17 May 2018
Participants who took part in a study at the Royal Free London NHS Foundation Trust, where they cut out alcohol for a month, were found to have a “rapid decrease” in the amount of cancer-related growth factors in their blood.
According to the observational study, published in BMJ Open, 90 per cent of participants who abstained from alcohol were observed to have this rapid decrease. These changes were not recorded in the control group who had continued to consume alcohol.
Alcohol has been linked to the development of several cancers, including the digestive tract, liver and breast and is classified as a class 1 carcinogen.
The study demonstrated, for the first time in humans, an association of abstinence from alcohol with a marked reduction in circulating concentrations of vascular endothelial growth factor (VEGF) and epidermal growth factor (EGF). These are chemical messengers that are not only associated with cancer progression – VEGF helps tumours grow by building networks of blood vessels and EGF promotes cancer growth by encouraging cells to multiply – they are also recognised targets for anticancer drugs.
As well as a reduction in cancer-related growth factors, participants who abstained from alcohol for the month also saw significant improvements in insulin resistance, as well as blood pressure and body weight. The study was led by Professor Kevin Moore and Dr Gautam Mehta, liver experts at the Royal Free London. Professor Moore said: “All the people who took part on the abstinence trial were regular drinkers. For the first time in humans we see an association of abstinence from alcohol with a marked reduction in circulating concentrations of VEGF and EGF. This suggests that any alcohol consumption increases the concentrations of these growth factors, with those who drink the most having higher concentrations in their bodies.
“There is strong evidence that these growth factors play an important role in the transformation of normal cells to cancerous cells and currently drugs that target these growth factors are used in the treatment of various cancers. What this study doesn’t say is that alcohol causes cancer but it does add to the weight of evidence supporting Government guidance that if you wish to reduce your risk of developing cancer you should limit your alcohol consumption.”
The study involved 141 moderate-to-heavy drinkers. On average, they drank more than double the UK recommended limit, consuming 30 units a week – the equivalent of about three bottles of wine or more than 14 pints of beer.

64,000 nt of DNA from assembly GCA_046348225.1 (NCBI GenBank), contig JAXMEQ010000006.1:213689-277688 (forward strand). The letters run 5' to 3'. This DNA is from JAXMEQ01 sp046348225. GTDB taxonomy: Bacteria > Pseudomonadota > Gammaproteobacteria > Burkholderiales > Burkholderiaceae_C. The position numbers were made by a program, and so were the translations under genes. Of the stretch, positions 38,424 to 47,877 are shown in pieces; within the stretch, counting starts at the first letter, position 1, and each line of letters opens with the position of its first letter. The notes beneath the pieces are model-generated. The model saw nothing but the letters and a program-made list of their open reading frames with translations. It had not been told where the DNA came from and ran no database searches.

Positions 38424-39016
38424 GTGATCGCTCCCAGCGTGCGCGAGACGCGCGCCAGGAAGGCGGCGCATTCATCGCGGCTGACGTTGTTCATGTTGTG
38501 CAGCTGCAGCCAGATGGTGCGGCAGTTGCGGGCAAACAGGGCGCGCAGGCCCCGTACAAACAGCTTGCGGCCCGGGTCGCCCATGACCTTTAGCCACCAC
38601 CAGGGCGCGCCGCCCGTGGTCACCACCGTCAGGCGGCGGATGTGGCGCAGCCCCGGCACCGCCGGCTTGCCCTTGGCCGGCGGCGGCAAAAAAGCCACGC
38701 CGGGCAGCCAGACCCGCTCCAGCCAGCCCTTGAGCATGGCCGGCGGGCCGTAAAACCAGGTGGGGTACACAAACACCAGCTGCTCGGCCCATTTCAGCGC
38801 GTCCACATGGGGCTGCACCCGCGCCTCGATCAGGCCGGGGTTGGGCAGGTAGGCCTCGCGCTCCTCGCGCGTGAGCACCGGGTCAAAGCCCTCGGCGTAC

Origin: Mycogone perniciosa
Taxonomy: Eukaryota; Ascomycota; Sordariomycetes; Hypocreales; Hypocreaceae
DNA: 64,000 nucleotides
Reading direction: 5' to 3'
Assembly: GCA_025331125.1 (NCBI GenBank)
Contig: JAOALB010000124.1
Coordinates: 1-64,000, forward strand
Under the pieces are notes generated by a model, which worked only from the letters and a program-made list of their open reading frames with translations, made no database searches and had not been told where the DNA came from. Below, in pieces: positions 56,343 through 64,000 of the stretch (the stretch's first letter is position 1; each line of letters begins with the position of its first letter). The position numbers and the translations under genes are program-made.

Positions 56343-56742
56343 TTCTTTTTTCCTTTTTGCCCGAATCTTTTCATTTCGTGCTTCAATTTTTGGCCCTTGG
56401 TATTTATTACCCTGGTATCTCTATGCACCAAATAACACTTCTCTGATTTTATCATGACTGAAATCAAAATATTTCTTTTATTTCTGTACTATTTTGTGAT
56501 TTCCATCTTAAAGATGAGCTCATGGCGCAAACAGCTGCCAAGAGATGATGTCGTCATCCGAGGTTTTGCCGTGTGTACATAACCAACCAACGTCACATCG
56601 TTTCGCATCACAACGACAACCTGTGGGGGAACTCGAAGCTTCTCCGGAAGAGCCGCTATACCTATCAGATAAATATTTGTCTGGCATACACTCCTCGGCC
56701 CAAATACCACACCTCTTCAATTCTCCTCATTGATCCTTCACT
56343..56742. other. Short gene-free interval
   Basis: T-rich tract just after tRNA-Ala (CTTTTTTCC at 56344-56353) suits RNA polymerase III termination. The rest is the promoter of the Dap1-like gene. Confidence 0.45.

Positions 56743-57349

For the study, 94 of them gave up drinking for a month, while the rest continued to drink as usual.
Bernadette Nolan, 54, from London, who was part of the group which gave up drinking alcohol for a month admitted she had found it tough to stick to because alcohol is so often part of social events.
She said: “It was interesting to take part but part of the reason I wanted to take part was to see if it would help me to lose weight but in fact because I substituted fizzy drinks and juice for alcohol I didn’t really lose anything although I did find I slept a little better.
“I probably average a couple of bottles of wine a week and enjoy a glass in front of the TV or out with friends or family. When I gave up I did start to notice when it was advertised on TV or someone poured a glass of wine on a programme.
“Since taking part in the study last year I also quit for Dry January and now have an app on my phone which sends me text messages asking what I’ve had to drink. My awareness has increased and I do probably think just that little bit more before I automatically order a glass of wine or pour myself one.”
When the researchers contacted the group of abstainers around seven months after the study, they found that they were drinking 20 per cent less alcohol on average than they used to.
PIC L-R: Professor Kevin Moore and Dr Gautam Mehta